Sunday, June 23, 2024

Pender County Primaries 2024: Brent Springer seeks Board of Commissioners District 1 seat

Brent Springer is seeking a seat on the board of commissioners; he currently serves on Pender County Board of Education. (Courtesy BOE)

PENDER COUNTY — 2024 is a presidential election year but also one that impacts numerous local boards —  such as county commissioners and education districts in the tri-county region.

READ MORE: Here is who filed for the 2024 elections

Republican Brent Springer, who currently serves on the Pender County Board of Education, is vying for one of three seats on the Pender County Board of Commissioners. Springer will face off against Republican incumbent Fred McCoy in District 5 in the primary election, to take place March 5.

Springer’s stances on issues are discussed below. All answers are included in full; responses are edited only for grammar, spelling and clarity.

Port City Daily has compiled candidate questionnaires so voters can read up on contenders’ stances before heading to the polls. The paywall is dropped on profiles to help voters make informed decisions ahead of casting their ballots.

Voters will choose which candidates from their registered party they want to move forward in the formal election — or those who are registered unaffiliated can choose which party’s primary they want to vote in. After the March 5 primaries, Election Day will be Tuesday, Nov. 5, 2024; a valid photo ID will be needed to cast a ballot in both. 

Anyone not registered to vote can partake in same-day registration, available throughout the early voting period, Feb. 15 – Mar. 2. Check here to see if your registration is active at your current address.

Early voting in Pender County takes place at four locations: Shiloh Volunteer Fire Department (19170 US Hwy 421, Watha), Pender County Annex Building (15060 US Hwy 17, Hampstead), Pender County NC Coop Extension Auditorium (801 S. Walker St., Burgaw) and Surf City Community Center Gym (201 Community Center Dr.). 

Early voting stops are open Feb. 15-16, 19-23, 26-29 and March 1, 8 a.m. to 7:30 p.m., and at 3 p.m. on Feb. 18, 24, and March 2.

Below is a breakdown of dates to expect ahead of the primary election:

  • Jan. 19, 2024: County boards of elections begin mailing absentee ballots to eligible voters who submitted an absentee ballot request form.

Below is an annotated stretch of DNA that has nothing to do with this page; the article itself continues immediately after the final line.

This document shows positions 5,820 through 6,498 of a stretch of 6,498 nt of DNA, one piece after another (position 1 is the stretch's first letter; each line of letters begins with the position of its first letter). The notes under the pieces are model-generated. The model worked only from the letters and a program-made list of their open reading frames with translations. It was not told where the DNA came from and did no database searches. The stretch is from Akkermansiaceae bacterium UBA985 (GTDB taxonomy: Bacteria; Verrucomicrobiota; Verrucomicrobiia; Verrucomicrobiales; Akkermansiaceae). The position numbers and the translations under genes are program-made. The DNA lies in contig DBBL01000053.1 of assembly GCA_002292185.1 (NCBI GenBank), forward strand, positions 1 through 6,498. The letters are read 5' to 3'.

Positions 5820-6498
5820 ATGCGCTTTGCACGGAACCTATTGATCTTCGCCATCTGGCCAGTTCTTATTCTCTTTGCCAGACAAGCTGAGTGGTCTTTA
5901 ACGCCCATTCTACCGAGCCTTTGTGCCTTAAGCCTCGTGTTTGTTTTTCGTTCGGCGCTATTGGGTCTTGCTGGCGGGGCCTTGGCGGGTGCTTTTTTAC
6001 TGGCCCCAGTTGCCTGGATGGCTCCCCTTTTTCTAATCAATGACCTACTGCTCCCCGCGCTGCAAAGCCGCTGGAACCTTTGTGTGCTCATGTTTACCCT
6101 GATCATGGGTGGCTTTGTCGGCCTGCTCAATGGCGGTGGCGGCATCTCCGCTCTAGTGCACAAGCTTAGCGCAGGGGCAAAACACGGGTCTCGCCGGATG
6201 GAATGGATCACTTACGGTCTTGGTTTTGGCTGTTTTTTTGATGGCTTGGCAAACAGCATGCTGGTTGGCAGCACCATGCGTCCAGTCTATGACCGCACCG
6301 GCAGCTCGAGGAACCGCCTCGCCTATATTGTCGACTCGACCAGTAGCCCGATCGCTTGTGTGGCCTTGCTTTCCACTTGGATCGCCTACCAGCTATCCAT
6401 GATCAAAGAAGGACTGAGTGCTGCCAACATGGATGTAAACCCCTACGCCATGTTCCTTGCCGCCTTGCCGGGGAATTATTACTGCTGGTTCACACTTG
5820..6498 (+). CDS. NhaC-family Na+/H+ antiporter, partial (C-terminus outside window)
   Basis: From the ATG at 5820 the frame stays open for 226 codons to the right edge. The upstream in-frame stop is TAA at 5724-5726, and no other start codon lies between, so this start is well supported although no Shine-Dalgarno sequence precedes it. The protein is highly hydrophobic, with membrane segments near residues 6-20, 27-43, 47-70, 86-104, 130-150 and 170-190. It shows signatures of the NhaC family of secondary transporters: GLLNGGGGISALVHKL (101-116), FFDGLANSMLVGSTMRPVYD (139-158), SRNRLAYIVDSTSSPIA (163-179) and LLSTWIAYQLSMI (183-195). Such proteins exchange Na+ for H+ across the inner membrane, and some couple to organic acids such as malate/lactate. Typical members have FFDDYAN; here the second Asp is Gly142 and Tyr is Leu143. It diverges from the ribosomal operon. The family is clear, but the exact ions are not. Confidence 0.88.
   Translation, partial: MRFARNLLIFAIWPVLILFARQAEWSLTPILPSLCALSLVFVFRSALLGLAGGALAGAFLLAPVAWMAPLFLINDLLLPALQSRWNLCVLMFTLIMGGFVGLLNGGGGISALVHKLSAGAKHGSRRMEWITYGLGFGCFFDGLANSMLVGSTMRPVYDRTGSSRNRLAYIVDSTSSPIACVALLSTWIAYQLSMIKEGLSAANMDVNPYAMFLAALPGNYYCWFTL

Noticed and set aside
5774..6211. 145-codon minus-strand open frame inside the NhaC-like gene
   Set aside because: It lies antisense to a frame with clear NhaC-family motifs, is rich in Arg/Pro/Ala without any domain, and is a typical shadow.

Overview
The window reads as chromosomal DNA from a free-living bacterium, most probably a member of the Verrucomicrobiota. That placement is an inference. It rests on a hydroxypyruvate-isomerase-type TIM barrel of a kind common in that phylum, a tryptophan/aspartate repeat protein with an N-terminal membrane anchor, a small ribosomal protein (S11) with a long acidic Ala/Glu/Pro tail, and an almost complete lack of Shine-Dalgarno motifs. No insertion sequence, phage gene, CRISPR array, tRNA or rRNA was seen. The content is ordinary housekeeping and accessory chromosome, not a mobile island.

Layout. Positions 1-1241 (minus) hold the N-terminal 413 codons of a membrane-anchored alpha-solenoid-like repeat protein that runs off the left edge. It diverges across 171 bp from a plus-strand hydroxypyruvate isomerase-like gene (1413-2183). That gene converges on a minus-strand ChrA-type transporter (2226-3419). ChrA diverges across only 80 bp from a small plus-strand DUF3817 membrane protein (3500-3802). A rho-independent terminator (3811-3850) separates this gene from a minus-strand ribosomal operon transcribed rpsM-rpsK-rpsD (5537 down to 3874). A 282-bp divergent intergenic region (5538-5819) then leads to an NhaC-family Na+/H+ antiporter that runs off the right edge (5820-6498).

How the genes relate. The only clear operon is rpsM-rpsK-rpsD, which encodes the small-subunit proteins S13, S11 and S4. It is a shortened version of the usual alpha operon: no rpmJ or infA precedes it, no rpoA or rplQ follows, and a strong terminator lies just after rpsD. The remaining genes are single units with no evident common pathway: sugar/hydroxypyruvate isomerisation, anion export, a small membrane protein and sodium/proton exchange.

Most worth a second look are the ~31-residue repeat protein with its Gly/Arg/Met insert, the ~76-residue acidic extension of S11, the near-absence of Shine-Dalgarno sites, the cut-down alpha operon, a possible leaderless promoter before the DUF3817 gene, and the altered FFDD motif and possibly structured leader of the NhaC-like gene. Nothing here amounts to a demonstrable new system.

• Feb. 9, 2024: Voter registration deadline (5 p.m.).*
  • Feb. 15, 2024: In-person early voting begins.
  • Feb. 27, 2024: Absentee ballot request deadline (5 p.m.).*
  • March 2, 2024: In-person early voting ends (3 p.m.).
  • March 5, 2024: Primary Election Day.
  • March 5, 2024: Absentee ballot return deadline (7:30 p.m.).*

Springer’s questionnaire is below; all candidate’s opinions and statements are not a reflection of Port City Daily. 

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Port City Daily (PCD): Tell us the reason you wanted to run for a commissioner seat.

Brent Springer (BS): I am running for commissioner to protect Pender County’s future by honoring its past. Whether it is our scenic coastline, beautiful farmland, or charming communities, we are blessed beyond measure. Now more than ever, we need a citizen leader who simply understands what makes Pender County home to all of us. I will do whatever it takes to make sure it stays a home for my family, your family, and future generations.

PCD: What is the top priority you’re campaigning on and why?

BS: Safe neighborhoods. I have a zero-tolerance policy when it comes to crime. There is no excuse for the levels of violent, property, and drug crime in Pender County. Law enforcement and prosecutors will have my full and unwavering support, and I will ensure that they have all the resources they need to keep you safe. The same goes for our first responders and teachers, who are also on the frontlines of public safety.

PCD: What is the current board of commissioners getting right? Wrong?

BS: I want to build on the progress our elected officials have made on creating economic incentives for businesses to bring good jobs to Pender County. However, many decisions by our commissioners have been shortsighted. Our growth is outpacing our infrastructure, and we are years behind with our roads, water, and sewer. I want to see our Board think not just one step ahead but five steps ahead.